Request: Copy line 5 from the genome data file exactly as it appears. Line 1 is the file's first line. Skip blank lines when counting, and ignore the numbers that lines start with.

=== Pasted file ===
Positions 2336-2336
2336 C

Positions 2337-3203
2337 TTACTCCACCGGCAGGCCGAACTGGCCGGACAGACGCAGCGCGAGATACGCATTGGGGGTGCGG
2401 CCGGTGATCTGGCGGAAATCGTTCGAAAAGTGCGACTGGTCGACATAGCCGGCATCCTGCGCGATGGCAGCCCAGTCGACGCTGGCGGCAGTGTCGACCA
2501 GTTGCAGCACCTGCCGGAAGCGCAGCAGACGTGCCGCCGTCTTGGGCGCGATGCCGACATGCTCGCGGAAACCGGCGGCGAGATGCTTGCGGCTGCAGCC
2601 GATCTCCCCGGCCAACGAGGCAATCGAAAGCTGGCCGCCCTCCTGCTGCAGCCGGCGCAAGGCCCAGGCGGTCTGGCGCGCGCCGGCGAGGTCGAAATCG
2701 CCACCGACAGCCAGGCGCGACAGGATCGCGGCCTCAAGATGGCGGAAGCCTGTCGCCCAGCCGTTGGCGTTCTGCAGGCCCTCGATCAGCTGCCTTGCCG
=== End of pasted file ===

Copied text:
2401 CCGGTGATCTGGCGGAAATCGTTCGAAAAGTGCGACTGGTCGACATAGCCGGCATCCTGCGCGATGGCAGCCCAGTCGACGCTGGCGGCAGTGTCGACCA